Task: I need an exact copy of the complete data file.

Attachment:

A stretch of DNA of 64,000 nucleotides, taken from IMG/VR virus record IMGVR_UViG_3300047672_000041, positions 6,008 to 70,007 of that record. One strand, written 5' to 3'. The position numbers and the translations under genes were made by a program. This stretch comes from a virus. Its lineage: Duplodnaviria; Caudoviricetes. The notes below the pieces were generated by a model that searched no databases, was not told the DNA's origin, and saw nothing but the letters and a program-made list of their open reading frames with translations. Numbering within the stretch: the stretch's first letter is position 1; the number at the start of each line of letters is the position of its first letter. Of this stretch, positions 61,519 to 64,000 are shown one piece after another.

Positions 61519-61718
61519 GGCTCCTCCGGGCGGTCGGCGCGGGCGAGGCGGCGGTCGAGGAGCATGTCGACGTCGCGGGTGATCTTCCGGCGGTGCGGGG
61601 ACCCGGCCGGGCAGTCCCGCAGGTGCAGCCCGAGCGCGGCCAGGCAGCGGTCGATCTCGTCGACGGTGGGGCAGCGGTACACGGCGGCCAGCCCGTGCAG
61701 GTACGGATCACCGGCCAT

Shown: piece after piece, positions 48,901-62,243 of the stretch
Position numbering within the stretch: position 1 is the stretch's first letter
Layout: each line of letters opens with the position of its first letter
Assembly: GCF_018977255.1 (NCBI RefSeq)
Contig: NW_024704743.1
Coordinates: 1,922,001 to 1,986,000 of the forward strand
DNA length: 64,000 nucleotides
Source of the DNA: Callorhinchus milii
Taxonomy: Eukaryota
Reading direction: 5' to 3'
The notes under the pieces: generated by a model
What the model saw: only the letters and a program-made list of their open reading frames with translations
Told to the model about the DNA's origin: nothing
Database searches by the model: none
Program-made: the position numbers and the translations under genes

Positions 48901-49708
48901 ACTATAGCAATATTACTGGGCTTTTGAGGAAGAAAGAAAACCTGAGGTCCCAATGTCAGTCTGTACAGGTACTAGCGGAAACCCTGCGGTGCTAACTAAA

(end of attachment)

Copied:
A stretch of DNA of 64,000 nucleotides, taken from IMG/VR virus record IMGVR_UViG_3300047672_000041, positions 6,008 to 70,007 of that record. One strand, written 5' to 3'. The position numbers and the translations under genes were made by a program. This stretch comes from a virus. Its lineage: Duplodnaviria; Caudoviricetes. The notes below the pieces were generated by a model that searched no databases, was not told the DNA's origin, and saw nothing but the letters and a program-made list of their open reading frames with translations. Numbering within the stretch: the stretch's first letter is position 1; the number at the start of each line of letters is the position of its first letter. Of this stretch, positions 61,519 to 64,000 are shown one piece after another.

Positions 61519-61718
61519 GGCTCCTCCGGGCGGTCGGCGCGGGCGAGGCGGCGGTCGAGGAGCATGTCGACGTCGCGGGTGATCTTCCGGCGGTGCGGGG
61601 ACCCGGCCGGGCAGTCCCGCAGGTGCAGCCCGAGCGCGGCCAGGCAGCGGTCGATCTCGTCGACGGTGGGGCAGCGGTACACGGCGGCCAGCCCGTGCAG
61701 GTACGGATCACCGGCCAT

Shown: piece after piece, positions 48,901-62,243 of the stretch
Position numbering within the stretch: position 1 is the stretch's first letter
Layout: each line of letters opens with the position of its first letter
Assembly: GCF_018977255.1 (NCBI RefSeq)
Contig: NW_024704743.1
Coordinates: 1,922,001 to 1,986,000 of the forward strand
DNA length: 64,000 nucleotides
Source of the DNA: Callorhinchus milii
Taxonomy: Eukaryota
Reading direction: 5' to 3'
The notes under the pieces: generated by a model
What the model saw: only the letters and a program-made list of their open reading frames with translations
Told to the model about the DNA's origin: nothing
Database searches by the model: none
Program-made: the position numbers and the translations under genes

Positions 48901-49708
48901 ACTATAGCAATATTACTGGGCTTTTGAGGAAGAAAGAAAACCTGAGGTCCCAATGTCAGTCTGTACAGGTACTAGCGGAAACCCTGCGGTGCTAACTAAA